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A small revolution at Cuba's book fair

By / February 25, 2009



Fifty-some spectators in a field at a book reading may not sound like a particularly dramatic event. But in Cuba the reading aloud of an unauthorized book near the site of the Havana Book Fair was a piece of history in the making.

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Cuban author Orlando Pardo's "Boring Home," a clandestinely published work of fiction, describes the "existential ennui" that he feels has gripped his country since the 1959 revolution led by Fidel Castro. Louis Nevaer, writing for New America Media, says that Pardo's reading of his book on Feb. 16 marks the first time in 50 years that Cuban authorities have allowed a public reading from an unauthorized book.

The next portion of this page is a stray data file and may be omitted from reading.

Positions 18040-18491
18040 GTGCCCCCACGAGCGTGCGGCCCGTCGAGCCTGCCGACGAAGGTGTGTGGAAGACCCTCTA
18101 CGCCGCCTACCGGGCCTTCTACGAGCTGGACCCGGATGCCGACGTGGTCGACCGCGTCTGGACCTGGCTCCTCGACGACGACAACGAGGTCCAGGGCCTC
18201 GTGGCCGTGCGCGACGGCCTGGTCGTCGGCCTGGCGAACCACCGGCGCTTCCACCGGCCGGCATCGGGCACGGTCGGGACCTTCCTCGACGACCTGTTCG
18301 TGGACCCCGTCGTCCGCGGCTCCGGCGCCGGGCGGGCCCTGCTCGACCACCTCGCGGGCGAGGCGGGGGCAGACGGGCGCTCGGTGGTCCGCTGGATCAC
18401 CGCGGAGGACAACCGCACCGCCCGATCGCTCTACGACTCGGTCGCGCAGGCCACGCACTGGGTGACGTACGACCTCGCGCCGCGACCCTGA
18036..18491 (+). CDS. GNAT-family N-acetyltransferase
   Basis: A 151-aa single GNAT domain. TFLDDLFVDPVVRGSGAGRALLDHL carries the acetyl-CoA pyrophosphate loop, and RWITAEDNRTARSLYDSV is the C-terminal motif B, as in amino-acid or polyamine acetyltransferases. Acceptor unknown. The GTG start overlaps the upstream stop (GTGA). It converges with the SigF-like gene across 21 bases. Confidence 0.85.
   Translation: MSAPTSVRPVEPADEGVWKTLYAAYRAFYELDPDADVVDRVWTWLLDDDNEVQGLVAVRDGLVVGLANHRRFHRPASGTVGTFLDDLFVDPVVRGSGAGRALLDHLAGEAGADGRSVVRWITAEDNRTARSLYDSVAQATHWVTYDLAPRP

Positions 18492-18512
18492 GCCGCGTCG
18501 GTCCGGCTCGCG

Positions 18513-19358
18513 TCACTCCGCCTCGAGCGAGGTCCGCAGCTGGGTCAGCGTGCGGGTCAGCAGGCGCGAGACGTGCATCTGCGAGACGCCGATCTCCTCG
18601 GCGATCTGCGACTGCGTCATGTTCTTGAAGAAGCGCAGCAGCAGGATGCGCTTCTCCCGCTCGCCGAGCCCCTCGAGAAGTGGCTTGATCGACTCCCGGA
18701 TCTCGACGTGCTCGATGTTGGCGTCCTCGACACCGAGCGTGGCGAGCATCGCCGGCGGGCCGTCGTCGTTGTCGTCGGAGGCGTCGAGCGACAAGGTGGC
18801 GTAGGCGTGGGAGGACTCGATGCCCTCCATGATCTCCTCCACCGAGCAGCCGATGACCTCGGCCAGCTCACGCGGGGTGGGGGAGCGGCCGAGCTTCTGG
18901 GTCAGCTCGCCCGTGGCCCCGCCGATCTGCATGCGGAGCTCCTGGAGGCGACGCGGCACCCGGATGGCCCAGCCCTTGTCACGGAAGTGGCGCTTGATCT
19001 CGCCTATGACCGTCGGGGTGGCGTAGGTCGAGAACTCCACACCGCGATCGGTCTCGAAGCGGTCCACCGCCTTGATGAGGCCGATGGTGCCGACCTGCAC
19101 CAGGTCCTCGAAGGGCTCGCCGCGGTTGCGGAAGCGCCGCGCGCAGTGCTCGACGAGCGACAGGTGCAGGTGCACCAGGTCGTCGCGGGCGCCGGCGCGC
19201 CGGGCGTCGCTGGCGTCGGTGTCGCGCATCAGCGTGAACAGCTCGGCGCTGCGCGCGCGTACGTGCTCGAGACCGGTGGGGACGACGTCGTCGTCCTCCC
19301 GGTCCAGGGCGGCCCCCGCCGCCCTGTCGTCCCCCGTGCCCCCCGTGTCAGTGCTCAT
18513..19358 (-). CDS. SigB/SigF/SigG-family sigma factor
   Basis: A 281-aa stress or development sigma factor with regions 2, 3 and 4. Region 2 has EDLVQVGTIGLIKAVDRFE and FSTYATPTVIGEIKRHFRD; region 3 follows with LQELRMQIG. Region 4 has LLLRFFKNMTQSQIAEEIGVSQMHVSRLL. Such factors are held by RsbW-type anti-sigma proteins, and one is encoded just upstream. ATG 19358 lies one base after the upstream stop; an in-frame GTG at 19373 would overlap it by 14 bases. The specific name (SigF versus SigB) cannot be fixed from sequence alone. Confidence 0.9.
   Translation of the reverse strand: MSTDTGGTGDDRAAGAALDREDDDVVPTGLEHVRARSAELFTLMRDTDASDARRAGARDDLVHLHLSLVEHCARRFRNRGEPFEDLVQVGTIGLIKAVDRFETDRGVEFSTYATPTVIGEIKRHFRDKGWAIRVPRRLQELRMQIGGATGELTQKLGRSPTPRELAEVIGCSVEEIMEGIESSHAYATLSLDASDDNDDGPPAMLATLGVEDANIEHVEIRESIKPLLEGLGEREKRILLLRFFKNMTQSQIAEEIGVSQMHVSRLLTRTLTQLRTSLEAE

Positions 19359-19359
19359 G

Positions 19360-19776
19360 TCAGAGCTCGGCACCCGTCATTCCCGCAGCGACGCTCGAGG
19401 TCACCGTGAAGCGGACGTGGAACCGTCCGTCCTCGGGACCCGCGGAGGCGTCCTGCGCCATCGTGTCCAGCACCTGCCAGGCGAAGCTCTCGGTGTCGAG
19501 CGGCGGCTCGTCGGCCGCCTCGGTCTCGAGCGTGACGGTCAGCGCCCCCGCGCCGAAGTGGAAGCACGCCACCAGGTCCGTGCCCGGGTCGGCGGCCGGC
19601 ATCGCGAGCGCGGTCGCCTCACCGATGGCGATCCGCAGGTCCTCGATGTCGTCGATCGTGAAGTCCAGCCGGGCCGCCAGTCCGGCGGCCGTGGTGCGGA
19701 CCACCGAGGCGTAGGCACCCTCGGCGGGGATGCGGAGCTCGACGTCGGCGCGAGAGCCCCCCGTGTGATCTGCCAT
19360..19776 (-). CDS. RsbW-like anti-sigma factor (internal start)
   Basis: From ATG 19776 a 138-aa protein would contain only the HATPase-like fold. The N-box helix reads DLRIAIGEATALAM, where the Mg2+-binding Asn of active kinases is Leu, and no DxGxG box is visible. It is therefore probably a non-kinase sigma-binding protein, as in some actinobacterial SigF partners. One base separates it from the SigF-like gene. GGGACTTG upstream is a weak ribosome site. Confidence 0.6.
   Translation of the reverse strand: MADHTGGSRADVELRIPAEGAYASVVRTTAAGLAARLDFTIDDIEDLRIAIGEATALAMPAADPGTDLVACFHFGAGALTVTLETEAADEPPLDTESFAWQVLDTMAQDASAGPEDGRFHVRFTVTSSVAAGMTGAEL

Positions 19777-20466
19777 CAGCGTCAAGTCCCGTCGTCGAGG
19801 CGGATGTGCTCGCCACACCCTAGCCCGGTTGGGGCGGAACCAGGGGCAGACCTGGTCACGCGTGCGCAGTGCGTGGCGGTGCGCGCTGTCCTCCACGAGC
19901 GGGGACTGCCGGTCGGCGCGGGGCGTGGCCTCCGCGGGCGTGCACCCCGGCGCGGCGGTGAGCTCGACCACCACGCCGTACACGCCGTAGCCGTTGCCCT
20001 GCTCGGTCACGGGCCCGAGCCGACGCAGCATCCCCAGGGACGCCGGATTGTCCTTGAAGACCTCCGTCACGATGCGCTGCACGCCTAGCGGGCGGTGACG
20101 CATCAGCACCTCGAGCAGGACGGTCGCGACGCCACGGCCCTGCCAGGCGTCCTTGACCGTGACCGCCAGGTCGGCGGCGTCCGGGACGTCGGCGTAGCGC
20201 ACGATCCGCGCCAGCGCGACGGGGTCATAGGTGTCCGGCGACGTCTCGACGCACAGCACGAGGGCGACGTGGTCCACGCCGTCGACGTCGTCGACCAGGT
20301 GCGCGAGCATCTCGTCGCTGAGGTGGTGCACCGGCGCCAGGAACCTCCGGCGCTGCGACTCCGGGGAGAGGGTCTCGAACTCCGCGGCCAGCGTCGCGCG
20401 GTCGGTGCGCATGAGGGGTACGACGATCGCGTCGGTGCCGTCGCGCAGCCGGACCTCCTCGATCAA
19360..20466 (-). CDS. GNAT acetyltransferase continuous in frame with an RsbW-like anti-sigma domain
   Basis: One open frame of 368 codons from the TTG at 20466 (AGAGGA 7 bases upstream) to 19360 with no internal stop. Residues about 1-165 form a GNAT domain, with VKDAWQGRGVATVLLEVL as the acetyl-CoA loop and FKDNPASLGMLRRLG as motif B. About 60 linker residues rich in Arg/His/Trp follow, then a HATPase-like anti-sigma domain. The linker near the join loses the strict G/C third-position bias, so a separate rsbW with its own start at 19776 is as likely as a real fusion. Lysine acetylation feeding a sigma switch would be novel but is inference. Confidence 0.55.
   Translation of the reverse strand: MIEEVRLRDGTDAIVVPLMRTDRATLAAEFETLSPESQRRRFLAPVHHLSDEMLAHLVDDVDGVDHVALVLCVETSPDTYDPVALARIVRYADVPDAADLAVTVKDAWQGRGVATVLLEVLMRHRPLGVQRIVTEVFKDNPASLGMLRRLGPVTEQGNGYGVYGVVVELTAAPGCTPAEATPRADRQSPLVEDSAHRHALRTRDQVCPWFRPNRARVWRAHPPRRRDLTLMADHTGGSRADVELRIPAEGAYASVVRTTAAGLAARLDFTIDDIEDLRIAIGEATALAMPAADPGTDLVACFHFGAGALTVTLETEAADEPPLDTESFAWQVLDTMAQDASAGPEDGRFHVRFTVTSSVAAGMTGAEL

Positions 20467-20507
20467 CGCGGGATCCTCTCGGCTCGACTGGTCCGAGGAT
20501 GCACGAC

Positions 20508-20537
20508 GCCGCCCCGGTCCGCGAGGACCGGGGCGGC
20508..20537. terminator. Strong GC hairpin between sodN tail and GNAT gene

(Government authorities were present and videotaped the event but made no arrests and did not attempt to stop the reading.)

Nevaer writes that the fact that the reading was allowed to go forward suggests that either the Cuban regime is "exhausted" or that Raul Castro's grip on security is less firm than that of his brother, Fidel.

According to Nevaer, Pardo had approached the organizers of the Havana Book Fair and asked to be able to present his book, but permission was denied. So he organized an e-mail and blog campaign, spreading the news that he would read from his book in a field close to the fair grounds.

Since Feb. 16, news about the reading has continued to circulate on the Internet, where the book itself can be viewed. As one Cuban blogger suggests, "Perhaps being banned from the fair, was the best thing to happen to this brave author."

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